While the Academy of Motion Picture Arts and Sciences likes to brand itself as a huge ally of inclusion, the reality has often shown otherwise, with the now annual tradition of #OscarsSoWhite trending after yet another round of starkly white nominations are announced every year — often with stunning snubs that seem to disproportionately involve actors and filmmakers of color.
So now, the Oscars are doing something about it. New diversity requirements have been announced that Best Picture nominees will be required to adhere to if they want a shot at the top Oscar prize. Under the new rules, any movie that wants a shot at Best Picture must include at least one Asian, Hispanic/Latinx, Black/African American, Indigenous/Native American/Alaskan Native, Middle Eastern/North African, Native Hawaiian or other Pacific Islander as either a lead or significant supporting actor.
Also, women, LGBTQ+, members of a racial or ethnic group and people with cognitive or physical disabilities might be required for 30 percent of the rules; a storyline focused on an underrepresented group like women or racial minorities; having diversity represented in the crew, creative or department leads, paid internships, marketing and distribution also might be a requirement.
Would-be Best Picture contenders don’t have to abide by all of these requirements, but they do have to meet at least half of them. The requirements are grouped into four different categories, two of which must be met.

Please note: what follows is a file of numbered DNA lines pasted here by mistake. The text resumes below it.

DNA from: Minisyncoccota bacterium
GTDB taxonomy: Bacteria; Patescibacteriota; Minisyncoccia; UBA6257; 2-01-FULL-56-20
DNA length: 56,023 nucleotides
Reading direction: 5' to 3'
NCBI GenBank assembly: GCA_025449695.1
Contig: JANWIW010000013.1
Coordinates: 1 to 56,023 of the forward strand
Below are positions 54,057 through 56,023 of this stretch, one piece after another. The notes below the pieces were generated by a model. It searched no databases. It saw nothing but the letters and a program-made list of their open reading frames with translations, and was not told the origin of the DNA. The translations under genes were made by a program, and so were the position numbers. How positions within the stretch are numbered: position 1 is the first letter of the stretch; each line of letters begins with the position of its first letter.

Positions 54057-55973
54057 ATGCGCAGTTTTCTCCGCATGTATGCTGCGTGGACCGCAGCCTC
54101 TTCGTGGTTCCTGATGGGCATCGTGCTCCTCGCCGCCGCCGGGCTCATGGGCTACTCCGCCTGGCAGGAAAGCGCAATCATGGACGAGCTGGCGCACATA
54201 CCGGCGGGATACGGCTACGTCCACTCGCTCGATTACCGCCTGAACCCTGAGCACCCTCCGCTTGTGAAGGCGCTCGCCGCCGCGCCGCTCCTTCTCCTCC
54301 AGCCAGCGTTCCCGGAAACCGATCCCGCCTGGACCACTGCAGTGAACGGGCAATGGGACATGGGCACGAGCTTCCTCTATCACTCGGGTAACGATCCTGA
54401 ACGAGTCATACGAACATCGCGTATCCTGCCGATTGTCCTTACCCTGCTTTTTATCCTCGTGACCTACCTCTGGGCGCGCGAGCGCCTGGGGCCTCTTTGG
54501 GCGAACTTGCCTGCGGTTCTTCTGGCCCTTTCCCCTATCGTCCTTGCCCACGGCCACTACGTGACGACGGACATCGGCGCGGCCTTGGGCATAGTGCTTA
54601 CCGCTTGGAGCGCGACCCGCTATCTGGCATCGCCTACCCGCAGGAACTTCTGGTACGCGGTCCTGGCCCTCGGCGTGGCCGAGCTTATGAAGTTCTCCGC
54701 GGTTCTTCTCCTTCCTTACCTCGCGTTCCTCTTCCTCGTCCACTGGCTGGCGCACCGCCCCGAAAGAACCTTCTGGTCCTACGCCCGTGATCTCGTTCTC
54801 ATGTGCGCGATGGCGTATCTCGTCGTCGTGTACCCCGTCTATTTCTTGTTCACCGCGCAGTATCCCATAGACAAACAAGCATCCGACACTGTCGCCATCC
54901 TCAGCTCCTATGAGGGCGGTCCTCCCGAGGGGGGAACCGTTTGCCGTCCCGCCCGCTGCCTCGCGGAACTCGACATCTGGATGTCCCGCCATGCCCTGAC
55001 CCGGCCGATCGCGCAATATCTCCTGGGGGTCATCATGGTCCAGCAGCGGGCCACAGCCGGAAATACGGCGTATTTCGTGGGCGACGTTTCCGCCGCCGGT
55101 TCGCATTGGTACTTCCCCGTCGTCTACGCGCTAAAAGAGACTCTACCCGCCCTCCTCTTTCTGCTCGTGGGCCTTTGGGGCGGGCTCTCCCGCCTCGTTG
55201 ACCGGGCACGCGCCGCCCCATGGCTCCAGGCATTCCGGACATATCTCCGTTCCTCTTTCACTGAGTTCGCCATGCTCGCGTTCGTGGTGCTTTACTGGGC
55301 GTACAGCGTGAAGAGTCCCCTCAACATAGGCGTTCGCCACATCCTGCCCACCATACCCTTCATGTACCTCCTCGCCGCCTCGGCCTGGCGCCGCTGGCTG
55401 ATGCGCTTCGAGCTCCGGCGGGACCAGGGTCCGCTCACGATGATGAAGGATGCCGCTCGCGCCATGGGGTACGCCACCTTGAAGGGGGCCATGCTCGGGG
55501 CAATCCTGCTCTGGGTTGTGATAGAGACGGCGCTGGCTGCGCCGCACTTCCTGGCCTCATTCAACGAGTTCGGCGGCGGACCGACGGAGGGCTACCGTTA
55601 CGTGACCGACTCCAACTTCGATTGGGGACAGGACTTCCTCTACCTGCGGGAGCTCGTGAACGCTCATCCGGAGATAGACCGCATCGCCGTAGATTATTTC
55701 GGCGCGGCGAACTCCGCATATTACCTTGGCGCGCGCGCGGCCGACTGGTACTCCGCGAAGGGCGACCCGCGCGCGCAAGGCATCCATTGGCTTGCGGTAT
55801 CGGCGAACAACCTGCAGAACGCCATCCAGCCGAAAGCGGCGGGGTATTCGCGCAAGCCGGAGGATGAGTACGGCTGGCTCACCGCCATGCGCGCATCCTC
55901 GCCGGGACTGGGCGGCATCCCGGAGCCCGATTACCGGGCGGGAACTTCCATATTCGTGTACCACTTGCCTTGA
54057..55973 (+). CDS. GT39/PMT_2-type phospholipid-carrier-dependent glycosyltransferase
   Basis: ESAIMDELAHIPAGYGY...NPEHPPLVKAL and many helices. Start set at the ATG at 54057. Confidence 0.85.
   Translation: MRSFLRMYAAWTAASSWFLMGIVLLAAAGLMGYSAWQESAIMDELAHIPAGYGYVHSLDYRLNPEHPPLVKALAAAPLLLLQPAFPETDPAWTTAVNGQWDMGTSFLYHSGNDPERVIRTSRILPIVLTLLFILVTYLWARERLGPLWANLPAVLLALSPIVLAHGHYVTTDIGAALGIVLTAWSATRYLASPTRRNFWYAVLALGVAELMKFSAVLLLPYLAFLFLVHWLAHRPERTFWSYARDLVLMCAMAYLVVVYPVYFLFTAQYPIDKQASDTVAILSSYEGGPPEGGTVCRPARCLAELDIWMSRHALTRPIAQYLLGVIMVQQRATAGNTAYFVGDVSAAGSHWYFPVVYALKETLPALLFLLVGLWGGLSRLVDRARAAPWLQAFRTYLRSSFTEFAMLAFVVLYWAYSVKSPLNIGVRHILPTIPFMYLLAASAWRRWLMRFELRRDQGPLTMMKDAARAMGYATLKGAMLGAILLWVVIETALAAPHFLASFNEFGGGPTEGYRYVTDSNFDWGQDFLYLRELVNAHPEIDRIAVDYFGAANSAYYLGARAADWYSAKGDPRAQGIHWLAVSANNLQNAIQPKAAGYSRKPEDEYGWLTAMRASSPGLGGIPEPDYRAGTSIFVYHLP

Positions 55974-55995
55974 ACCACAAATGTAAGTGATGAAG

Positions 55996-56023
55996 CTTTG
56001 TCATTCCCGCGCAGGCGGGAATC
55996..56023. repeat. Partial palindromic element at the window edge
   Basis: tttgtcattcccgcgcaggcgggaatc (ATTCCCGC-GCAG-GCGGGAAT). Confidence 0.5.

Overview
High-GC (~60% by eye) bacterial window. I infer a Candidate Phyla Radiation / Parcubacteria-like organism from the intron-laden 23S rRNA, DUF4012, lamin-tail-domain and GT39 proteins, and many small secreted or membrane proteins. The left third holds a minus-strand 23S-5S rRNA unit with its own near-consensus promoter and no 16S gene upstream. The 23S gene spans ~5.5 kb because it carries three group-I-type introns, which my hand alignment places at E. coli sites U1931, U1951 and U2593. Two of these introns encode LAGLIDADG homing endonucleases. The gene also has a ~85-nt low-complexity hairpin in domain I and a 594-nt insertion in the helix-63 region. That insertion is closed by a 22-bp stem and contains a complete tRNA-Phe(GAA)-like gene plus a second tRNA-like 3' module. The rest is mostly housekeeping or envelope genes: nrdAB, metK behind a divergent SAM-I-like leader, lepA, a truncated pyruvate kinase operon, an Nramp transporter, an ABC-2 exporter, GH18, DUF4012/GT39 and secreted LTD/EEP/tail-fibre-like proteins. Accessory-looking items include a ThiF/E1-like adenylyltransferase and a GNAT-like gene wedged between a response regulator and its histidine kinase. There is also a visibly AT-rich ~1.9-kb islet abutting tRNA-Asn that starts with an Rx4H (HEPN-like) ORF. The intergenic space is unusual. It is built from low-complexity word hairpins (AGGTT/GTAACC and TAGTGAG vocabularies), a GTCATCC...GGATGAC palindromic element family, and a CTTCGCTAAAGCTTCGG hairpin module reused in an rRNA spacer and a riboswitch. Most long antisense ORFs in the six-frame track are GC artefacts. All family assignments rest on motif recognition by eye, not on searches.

The changes are widely viewed as long overdue in an Academy that has been repeatedly knocked for a lack of diversity (only four Black men and one Black woman have won an Oscar for a lead role in Academy history), but the move will likely remain controversial. Nevertheless, as a few reporters have pointed out, the rules are general enough that the actual impact on the film industry may be fairly negligible. In fact, it’s hard to think of a Best Picture nominee from the last ten years that didn’t technically qualify. Even movies with pre-dominantly or all-white casts can skirt by as long as one of the production companies involved, say, has a paid internship program with a rigorous mix of diversity.
Here’s the thing… almost every film would still be nominated under the new guidelines. Most movies clear Standard B easily, since jobs like costume design, hair/makeup, and casting are often filled by women. Standard D isn’t hard either since publicists skew female/LGBT, too.
— Kyle Buchanan (@kylebuchanan) September 9, 2020
None of this means that the requirements are bad, but it does suggest that they might not do much to address the core issues of representation in Hollywood. These new guidelines may be well-intentioned and could lead to some changes, but they’re probably not dramatic enough to represent the sea change the Academy is clearly pitching them as.